Each year, about 23 million surgical procedures are performed in ambulatory surgery centers, or ASCs. It’s easy to understand why. For instance, procedures such as cataract surgery, tonsillectomy, knee repair, or endoscopic procedures are less intensive than major surgeries and don’t require a hospital stay. This means that surgical procedures in ASCs can be more cost-effective and more convenient and comfortable for patients.
Much like hospitals, ASCs are strongly committed to quality. The overwhelming majority of ASC procedures are done safely and without incident. However, as with surgery in any other health care setting, complications can result. These include healthcare-associated infections (HAIs), such as surgical site infections, as well as other safety problems.
That’s why we’re so pleased to unveil our new Toolkit to Improve Safety in Ambulatory Surgery Centers. This new toolkit helps professionals in the ASC setting apply the core concepts of AHRQ’s Comprehensive-Unit-based Safety Program (CUSP)—a multifaceted approach that speeds frontline clinicians’ adoption of evidence-based practices to reduce patient harm.
Designed specifically for ASCs, the new resource combines proven practices with staff experiences at more than 650 ambulatory surgery centers. The toolkit was developed as part of an initiative completed last year, AHRQ Safety Program for Ambulatory Surgery.
One element of the toolkit is an implementation guide that provides step-by-step guidance on how to implement the ASC-specific safe surgery checklist. Toolkit elements that are uniquely fashioned for ASCs include PowerPoint modules and facilitator notes on teamwork and communication, coaching clinical teams, patient and family engagement, and sustainability. Modules include demonstration videos and sample checklists. Additional resources cover special topics such as endoscopic procedures and hand hygiene.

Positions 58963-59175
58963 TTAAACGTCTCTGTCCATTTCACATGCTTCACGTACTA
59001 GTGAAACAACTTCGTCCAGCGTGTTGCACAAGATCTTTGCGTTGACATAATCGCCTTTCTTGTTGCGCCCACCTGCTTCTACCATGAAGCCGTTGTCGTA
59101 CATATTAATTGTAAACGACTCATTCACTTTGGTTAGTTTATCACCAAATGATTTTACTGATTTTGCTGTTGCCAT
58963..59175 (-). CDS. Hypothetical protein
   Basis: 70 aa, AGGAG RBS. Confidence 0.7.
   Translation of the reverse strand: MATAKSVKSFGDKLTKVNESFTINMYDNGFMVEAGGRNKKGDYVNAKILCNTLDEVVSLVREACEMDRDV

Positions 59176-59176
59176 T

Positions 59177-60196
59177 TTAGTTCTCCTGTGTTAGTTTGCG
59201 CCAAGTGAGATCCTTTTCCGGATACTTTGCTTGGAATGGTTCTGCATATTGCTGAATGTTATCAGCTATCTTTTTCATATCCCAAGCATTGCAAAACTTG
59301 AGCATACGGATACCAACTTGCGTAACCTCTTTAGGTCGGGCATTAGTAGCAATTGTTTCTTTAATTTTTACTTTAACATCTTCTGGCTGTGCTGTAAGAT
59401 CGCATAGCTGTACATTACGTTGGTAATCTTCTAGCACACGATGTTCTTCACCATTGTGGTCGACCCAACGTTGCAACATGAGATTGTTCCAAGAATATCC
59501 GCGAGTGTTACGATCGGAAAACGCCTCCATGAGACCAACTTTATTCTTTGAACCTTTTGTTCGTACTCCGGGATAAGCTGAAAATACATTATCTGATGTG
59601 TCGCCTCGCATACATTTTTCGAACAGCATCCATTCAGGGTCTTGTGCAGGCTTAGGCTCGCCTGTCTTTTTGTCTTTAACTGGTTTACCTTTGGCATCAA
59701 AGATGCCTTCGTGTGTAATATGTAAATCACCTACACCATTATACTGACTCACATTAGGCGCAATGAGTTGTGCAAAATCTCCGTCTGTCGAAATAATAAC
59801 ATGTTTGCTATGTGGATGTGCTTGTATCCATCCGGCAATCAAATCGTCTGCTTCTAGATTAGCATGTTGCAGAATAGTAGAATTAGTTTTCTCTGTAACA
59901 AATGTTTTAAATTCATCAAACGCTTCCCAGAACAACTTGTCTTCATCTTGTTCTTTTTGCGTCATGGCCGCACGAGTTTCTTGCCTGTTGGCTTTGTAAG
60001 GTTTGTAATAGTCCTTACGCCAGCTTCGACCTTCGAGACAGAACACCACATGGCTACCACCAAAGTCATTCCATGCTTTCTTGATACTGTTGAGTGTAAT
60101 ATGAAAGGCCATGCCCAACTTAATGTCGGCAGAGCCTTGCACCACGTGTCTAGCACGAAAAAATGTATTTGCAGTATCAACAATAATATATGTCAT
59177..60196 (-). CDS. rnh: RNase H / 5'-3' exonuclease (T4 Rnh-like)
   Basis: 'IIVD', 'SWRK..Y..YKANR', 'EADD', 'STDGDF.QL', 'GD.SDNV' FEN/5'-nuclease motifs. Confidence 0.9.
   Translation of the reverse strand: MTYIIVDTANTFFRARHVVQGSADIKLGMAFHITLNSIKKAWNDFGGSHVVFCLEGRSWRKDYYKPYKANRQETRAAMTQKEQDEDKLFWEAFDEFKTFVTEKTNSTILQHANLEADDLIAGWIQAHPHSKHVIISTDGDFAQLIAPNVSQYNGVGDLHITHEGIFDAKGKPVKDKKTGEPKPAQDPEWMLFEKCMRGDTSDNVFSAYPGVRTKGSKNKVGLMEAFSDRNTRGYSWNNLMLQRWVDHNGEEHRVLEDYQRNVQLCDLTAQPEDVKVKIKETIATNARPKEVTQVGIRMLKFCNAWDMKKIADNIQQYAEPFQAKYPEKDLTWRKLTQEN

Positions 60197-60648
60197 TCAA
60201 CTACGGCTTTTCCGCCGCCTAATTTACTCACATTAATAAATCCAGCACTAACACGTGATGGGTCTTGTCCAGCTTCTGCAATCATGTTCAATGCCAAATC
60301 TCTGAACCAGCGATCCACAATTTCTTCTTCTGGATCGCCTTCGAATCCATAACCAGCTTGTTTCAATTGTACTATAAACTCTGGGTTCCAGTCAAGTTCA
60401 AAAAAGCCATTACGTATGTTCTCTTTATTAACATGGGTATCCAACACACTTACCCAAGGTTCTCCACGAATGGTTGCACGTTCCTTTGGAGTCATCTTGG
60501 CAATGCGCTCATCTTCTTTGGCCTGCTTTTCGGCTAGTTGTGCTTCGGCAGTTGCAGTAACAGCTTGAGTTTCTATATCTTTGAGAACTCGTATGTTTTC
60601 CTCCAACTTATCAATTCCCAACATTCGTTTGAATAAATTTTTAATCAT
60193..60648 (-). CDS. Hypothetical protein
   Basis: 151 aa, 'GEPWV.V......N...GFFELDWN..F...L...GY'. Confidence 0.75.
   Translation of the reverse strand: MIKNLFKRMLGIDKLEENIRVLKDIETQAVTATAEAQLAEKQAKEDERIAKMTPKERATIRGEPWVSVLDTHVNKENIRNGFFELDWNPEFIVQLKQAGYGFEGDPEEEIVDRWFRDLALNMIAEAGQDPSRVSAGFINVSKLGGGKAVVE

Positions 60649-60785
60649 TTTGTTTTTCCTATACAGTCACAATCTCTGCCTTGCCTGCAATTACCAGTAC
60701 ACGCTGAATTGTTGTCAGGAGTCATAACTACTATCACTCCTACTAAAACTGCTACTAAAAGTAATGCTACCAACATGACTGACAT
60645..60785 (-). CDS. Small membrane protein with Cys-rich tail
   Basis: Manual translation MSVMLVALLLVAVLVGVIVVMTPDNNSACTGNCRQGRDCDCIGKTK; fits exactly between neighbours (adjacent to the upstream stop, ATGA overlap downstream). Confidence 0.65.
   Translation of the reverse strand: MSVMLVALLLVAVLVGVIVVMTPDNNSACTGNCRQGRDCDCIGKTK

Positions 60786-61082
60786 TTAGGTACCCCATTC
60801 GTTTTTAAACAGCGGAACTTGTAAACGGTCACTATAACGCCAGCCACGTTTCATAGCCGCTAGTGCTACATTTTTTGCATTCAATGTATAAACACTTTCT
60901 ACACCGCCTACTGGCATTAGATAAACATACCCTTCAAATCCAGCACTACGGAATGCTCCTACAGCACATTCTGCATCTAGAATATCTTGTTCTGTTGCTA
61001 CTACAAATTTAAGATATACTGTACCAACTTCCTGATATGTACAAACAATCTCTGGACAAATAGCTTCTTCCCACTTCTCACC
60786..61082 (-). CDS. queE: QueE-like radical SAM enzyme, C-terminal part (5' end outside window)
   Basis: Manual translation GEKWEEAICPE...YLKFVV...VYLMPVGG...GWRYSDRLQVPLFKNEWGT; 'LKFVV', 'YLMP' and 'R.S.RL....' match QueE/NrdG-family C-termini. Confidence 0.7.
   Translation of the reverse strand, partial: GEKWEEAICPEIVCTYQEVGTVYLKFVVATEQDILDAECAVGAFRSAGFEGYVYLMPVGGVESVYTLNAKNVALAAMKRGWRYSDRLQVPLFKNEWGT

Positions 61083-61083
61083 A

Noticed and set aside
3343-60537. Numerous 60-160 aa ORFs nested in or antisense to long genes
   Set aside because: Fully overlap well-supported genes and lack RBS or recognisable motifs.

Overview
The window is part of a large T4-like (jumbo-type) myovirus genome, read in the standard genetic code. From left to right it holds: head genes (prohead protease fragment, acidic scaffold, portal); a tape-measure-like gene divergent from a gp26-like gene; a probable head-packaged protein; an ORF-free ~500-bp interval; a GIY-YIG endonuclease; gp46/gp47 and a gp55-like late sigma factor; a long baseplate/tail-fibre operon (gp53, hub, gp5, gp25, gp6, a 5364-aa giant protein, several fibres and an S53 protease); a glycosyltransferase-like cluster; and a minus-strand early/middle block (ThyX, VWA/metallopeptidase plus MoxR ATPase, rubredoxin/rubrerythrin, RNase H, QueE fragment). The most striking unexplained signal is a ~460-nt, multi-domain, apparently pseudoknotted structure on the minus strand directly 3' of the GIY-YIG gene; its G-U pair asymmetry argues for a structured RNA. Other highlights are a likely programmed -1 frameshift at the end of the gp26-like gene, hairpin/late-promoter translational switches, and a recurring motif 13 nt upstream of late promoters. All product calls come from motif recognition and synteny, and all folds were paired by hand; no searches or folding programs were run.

The related Ambulatory Surgery Center Survey on Patient Safety Culture, which was developed as part of the AHRQ Safety Program for Ambulatory Surgery, helps ASCs assess their performance in maintaining a staff culture of safety, which is foundational to addressing safety issues at individual facilities. And, importantly, the toolkit includes patient and family engagement materials, including a patient brochure called “Getting Ready for Your Ambulatory Surgery,” which was developed with the input of a patient advocate. This brochure helps patients know what to expect before, during, and after ambulatory procedures.
Patient safety has long been a top priority for AHRQ, and combating HAIs is an essential part of our battle to keep patients safe. As befits an agency dedicated to translating the results of health services research into practice, we at AHRQ remain committed to ensuring that our safety tools and projects are firmly based in the latest science and evidence. This is a mission-driven commitment that we take very seriously.
So try out the Toolkit to Improve Safety in ASCs. We hope you’ll find it useful!
This article was originally published on AHRQ Views Blog and is republished here with permission.